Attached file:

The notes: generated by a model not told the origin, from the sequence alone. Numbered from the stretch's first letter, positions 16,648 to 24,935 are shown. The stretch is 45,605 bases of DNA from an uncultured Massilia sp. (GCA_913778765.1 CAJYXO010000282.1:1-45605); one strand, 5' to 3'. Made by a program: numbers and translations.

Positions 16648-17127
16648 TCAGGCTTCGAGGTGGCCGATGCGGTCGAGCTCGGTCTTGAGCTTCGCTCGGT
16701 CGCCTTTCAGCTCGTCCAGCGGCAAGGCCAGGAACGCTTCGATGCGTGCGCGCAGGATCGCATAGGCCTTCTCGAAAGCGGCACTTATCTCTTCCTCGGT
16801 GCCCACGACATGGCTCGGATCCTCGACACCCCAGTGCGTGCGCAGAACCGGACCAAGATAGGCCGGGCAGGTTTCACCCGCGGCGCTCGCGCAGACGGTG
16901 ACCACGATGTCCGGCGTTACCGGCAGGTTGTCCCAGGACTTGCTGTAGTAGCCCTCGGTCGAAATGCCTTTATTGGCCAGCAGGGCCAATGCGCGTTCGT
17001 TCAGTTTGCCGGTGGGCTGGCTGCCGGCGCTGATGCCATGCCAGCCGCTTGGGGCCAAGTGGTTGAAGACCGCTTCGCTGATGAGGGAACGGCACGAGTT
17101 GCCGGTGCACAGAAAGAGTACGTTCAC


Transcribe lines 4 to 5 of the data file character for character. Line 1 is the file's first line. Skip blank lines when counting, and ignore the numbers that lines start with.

16701 CGCCTTTCAGCTCGTCCAGCGGCAAGGCCAGGAACGCTTCGATGCGTGCGCGCAGGATCGCATAGGCCTTCTCGAAAGCGGCACTTATCTCTTCCTCGGT
16801 GCCCACGACATGGCTCGGATCCTCGACACCCCAGTGCGTGCGCAGAACCGGACCAAGATAGGCCGGGCAGGTTTCACCCGCGGCGCTCGCGCAGACGGTG